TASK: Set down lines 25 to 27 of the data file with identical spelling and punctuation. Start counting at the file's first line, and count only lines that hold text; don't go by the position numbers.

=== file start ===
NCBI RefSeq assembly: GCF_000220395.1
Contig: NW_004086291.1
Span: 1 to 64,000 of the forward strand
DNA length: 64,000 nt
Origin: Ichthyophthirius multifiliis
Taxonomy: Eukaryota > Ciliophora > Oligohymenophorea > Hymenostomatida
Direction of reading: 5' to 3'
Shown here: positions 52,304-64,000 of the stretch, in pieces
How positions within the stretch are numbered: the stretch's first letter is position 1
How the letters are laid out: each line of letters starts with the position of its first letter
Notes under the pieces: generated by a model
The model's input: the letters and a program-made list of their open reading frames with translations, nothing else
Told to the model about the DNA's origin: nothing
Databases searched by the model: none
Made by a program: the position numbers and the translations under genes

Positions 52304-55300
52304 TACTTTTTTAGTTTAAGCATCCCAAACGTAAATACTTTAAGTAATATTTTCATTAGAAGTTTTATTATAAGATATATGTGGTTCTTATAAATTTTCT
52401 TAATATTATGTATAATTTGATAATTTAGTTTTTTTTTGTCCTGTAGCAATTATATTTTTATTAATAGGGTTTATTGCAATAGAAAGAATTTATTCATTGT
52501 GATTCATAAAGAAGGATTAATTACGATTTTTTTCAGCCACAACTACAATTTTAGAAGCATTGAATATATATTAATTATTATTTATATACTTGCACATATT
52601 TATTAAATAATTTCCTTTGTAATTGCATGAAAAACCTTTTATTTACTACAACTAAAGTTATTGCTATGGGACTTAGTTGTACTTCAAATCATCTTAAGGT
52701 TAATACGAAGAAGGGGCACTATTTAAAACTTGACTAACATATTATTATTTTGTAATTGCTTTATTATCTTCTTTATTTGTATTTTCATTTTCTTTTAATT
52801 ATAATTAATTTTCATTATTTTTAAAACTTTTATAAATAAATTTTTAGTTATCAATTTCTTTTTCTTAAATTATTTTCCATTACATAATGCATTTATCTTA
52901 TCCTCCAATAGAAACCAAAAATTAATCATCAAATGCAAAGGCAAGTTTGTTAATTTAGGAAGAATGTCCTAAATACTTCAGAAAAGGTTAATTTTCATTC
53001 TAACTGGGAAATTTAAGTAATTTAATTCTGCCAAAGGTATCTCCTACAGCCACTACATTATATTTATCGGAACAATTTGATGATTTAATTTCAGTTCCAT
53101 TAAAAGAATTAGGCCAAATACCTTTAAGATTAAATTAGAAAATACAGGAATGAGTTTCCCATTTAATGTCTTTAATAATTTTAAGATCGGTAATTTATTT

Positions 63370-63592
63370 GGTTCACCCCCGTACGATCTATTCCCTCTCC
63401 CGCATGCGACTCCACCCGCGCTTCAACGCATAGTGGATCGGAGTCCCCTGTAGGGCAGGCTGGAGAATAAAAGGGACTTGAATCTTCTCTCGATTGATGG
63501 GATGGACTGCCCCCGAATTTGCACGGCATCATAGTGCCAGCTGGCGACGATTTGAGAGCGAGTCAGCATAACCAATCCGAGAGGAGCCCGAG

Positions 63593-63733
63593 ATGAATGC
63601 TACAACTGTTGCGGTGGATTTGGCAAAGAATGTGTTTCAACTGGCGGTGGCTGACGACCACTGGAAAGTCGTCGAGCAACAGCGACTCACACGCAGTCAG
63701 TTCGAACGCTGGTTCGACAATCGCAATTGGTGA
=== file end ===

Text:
53101 TAAAAGAATTAGGCCAAATACCTTTAAGATTAAATTAGAAAATACAGGAATGAGTTTCCCATTTAATGTCTTTAATAATTTTAAGATCGGTAATTTATTT

Positions 63370-63592
63370 GGTTCACCCCCGTACGATCTATTCCCTCTCC